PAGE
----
Finally, a first post! (better late than never, right?) Being that this is Eurovision America, with Michael and I both one of the few, the proud American Eurovision fans, I feel that this first post should be devoted to discussing an ESC issue relevant to both sides of the Atlantic.
Now as you all know, a specter is haunting Europe….the specter of English-language songs! Barring the occasional Latvian singing in Italian, or bizarre exception, most of the winning acts (22 -24, depending on how strict you are with interpretation) have been sung in English. Naturally, this phenomenon has multiplied ever since the ESC changed the rule permitting countries to sing in whatever language they liked. Crafting English lyrics has even become an unofficial rule for any lyricist seeking a “successful” Eurovision tune.
Yet, this all begs the question: on a continent where the majority of people’s first language isn’t English, must the majority of Eurovision songs be sung (or partially sung) in the native language of those whose countries don’t even reside under the European Broadcasting Union’s domain? It should be duly, though ironically, noted that ESC stands for both Eurovision Song Contest and English-speaking countries, amongst other things.
Let’s observe the following map:
With English clearly trailing behind German, Russian, and Turkish in percentage of European speakers, let’s explore some possible explanations for this seemingly perplexing conundrum:
1) English and French are the two official languages of the EBU and ESC. With that said, why aren’t more songs being sung in French? We’ve all witnessed past Eurovision hosts attempting (and, sadly, at times miserably failing) to speak both English and French. Hmm. Well, if anything, they serve to the further the fact that, like cash, English is King. Sacre bleu!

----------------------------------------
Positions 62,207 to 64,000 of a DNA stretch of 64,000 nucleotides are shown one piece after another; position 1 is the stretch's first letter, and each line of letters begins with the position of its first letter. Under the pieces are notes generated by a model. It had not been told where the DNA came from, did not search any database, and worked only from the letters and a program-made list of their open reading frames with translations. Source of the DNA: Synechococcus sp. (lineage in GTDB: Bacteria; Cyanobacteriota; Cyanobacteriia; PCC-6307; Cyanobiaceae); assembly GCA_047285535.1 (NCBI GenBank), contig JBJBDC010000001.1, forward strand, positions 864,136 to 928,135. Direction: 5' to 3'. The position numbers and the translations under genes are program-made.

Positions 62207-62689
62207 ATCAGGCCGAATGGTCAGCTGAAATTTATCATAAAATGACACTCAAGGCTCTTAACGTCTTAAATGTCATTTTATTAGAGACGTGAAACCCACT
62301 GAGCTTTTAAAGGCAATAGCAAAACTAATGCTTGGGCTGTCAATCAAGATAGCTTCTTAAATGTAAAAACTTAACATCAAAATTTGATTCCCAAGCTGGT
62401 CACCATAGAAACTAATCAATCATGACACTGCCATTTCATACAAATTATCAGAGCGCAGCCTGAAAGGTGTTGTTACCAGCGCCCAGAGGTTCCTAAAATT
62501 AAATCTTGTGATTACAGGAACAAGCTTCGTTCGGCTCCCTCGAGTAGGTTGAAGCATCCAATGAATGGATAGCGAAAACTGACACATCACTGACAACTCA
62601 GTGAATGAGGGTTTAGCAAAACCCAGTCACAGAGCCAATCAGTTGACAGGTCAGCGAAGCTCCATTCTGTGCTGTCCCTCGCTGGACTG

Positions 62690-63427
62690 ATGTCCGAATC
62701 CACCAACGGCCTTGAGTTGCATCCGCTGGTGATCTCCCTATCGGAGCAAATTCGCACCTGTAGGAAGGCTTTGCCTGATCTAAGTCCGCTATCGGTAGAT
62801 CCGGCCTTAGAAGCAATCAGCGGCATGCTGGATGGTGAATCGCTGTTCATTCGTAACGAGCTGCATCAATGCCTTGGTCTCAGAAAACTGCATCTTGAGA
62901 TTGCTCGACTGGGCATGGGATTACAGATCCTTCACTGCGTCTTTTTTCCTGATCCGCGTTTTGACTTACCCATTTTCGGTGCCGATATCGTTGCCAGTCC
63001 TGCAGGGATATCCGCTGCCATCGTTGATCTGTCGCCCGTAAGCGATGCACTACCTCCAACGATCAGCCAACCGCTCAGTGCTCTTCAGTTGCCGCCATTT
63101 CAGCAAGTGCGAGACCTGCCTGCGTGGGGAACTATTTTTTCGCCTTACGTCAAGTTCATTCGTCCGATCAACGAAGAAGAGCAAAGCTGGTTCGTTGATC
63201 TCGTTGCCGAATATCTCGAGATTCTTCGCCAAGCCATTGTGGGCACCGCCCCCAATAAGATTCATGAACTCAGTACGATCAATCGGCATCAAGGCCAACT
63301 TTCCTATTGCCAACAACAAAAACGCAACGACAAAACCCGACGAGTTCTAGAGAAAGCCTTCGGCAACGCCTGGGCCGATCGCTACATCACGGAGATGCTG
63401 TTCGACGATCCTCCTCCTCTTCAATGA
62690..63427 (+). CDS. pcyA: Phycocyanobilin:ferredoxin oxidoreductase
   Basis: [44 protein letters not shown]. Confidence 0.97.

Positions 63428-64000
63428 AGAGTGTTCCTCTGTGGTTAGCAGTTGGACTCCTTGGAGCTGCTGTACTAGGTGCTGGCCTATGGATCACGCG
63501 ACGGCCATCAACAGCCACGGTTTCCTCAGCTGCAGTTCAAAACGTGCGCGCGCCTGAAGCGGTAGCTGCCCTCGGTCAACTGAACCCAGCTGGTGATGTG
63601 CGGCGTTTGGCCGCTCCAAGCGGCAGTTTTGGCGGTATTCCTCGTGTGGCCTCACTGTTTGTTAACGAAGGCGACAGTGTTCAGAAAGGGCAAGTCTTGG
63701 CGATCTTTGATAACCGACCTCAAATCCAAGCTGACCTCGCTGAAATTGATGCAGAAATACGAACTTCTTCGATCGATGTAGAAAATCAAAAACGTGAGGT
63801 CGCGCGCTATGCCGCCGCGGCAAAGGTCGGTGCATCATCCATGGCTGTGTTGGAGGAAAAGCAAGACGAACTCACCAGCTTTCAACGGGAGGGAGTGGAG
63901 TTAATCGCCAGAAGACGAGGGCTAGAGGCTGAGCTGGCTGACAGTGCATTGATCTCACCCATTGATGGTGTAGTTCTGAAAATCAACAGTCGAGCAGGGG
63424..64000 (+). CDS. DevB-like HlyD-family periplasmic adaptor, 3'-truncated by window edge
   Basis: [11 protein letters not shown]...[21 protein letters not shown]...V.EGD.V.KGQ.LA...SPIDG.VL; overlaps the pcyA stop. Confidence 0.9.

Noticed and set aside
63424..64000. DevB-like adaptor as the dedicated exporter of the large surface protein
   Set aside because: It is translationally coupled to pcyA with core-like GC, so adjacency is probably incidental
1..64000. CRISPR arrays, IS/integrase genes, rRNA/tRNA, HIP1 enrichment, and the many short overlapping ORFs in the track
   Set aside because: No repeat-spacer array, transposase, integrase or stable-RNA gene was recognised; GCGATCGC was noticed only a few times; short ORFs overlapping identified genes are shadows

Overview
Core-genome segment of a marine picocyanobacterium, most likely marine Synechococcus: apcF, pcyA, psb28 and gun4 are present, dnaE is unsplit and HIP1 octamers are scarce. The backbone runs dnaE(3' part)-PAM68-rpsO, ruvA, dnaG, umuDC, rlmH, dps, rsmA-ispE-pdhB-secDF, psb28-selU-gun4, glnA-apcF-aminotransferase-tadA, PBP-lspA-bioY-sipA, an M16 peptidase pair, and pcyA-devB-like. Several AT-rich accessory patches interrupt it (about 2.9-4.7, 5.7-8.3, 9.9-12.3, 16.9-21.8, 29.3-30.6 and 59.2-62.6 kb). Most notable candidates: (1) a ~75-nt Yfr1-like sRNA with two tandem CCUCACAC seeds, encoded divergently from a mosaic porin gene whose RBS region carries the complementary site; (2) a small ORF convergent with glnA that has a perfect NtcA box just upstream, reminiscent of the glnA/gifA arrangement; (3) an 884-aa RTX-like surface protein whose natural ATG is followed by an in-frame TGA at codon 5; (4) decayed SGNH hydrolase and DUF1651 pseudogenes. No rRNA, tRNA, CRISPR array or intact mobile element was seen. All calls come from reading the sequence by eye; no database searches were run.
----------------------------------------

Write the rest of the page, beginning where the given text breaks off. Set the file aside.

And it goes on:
2) Which leads me to the underlying reason here: that despite the map above, English is an ‘international’ language, a lingua franca of sorts that people all over Europe – yes, even Eastern Europe! – can semi-understand. Actually, maybe we want to rethink that one about Eastern Europe (see below). Oops. Well, you can’t blame Miss ESC Belarus 2006 for trying, I suppose. Indeed, it can be argued that singing in English at the ESC gives you a platform for honing your language skills. (or at least, extra practice for the TOEFL) But, nonetheless, why this language in particular?
3) Which leads me to what is most possibly the supreme underlying reason of all: the cultural and linguistic hegemony of the USA, ubiquitous and lurking even in benign singing contests with which she has little to do because 1) she has better ways to occupy her time, 2) is not technically part of that exclusive international broadcasting conglomerate known as “Europe” (though the entry of other ESC countries is thus debatable. For the sake of continuity with the next post, perhaps I’ll save that discussion for another time…)